dc.description.abstractThe occurrence of hypolithic cyanobacteria colonizing translucent stones was quantified along the aridity gradient in the Atacama Desert in Chile, from less arid areas to the hyperarid core where photosynthetic life and thus primary production reach their limits. As mean rainfall declines from 21 to ≤2 mm year -1, the abundance of hypolithic cyanobacteria drops from 28 to <0.1%, molecular diversity declines threefold, and organic carbon residence times increase by three orders of magnitude. Communities contained a single Chroococcidiopsis morphospecies with heterotrophic associates, yet molecular analysis revealed that each stone supported a number of unique 16S rRNA gene-defined genotypes. A fivefold increase in steady-state residence times for organic carbon within communities in the hyperarid core (3200 years turnover time) indicates a significant decline in biological carbon cycling. Six years of microclimate data suggest that the dry limit corresponds to ≤5 mm year -1 rainfall and/or decadal periods of no rain, with <75 h year -1 of liquid water available to cyanobacteria under light conditions suitable for photosynthesis. In the hyperarid core, hypolithic cyanobacteria are rare and exist in small spatially isolated islands amidst a microbially depauperate bare soil. These findings suggest that photosynthetic life is extremely unlikely on the present-day surface of Mars, but may have existed in the past. If so, such microhabitats would probably be widely dispersed, difficult to detect, and millimeters away from virtually lifeless surroundings. © 2006 Springer Science+Business Media, Inc.en_US
dc.languageengen_US
dc.publisherSpringer New York LLC. The Journal's web site is located at http://link.springer.de/link/service/journals/00248/index.htmen_US
dc.relation.ispartofMicrobial Ecologyen_US
dc.subject.meshBiodiversityen_US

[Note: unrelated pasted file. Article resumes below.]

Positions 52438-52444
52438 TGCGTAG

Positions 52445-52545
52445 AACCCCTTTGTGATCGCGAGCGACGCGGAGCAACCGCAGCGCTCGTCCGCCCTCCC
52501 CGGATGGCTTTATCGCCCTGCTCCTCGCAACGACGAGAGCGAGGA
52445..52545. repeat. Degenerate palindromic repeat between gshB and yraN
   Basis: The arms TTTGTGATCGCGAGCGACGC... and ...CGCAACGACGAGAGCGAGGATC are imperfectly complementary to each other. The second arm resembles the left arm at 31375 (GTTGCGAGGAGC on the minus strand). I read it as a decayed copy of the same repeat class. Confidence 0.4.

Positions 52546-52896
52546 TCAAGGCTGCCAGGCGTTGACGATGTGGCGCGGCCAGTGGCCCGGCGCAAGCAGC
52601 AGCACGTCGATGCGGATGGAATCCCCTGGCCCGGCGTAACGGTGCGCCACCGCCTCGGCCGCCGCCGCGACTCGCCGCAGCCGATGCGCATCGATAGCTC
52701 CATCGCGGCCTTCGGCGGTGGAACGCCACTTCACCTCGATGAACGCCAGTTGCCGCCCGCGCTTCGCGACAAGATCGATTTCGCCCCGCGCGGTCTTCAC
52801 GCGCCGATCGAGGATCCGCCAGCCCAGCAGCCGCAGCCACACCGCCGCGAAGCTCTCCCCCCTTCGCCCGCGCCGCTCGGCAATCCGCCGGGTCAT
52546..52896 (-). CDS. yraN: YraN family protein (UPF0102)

dc.subject.meshBiogenesisen_US
dc.subject.meshCarbon - Metabolismen_US
dc.subject.meshChileen_US
dc.subject.meshCyanobacteria - Physiologyen_US
dc.subject.meshDesert Climateen_US
dc.subject.meshEnvironmental Monitoringen_US
dc.subject.meshMarsen_US
dc.subject.meshPhotosynthesisen_US
dc.subject.meshRainen_US
dc.subject.meshSoil Microbiologyen_US
dc.titleHypolithic cyanobacteria, dry limit of photosynthesis, and microbial ecology in the hyperarid Atacama Deserten_US
dc.typeArticleen_US
dc.identifier.emailPointing, SB: pointing@hkucc.hku.hken_US
dc.identifier.authorityPointing, SB=rp00771en_US
dc.description.naturelink_to_subscribed_fulltexten_US
dc.identifier.doi10.1007/s00248-006-9055-7en_US
dc.identifier.pmid16865610-
dc.identifier.scopuseid_2-s2.0-33746570778en_US
dc.identifier.hkuros115569-
dc.relation.referenceshttp://www.scopus.com/mlt/select.url?eid=2-s2.0-33746570778&selection=ref&src=s&origin=recordpageen_US
dc.identifier.volume52en_US
dc.identifier.issue3en_US
dc.identifier.spage389en_US
dc.identifier.epage398en_US
dc.identifier.isiWOS:000242464700003-
dc.publisher.placeUnited Statesen_US
dc.identifier.scopusauthoridWarrenRhodes, KA=6507272414en_US
dc.identifier.scopusauthoridRhodes, KL=55168440900en_US
dc.identifier.scopusauthoridPointing, SB=6603986412en_US
dc.identifier.scopusauthoridEwing, SA=15044347400en_US
dc.identifier.scopusauthoridLacap, DC=9640383000en_US
dc.identifier.scopusauthoridGómezSilva, B=6506160677en_US
dc.identifier.scopusauthoridAmundson, R=7005994343en_US
dc.identifier.scopusauthoridFriedmann, EI=7006787912en_US
dc.identifier.scopusauthoridMcKay, CP=7101952183en_US
dc.identifier.citeulike993515-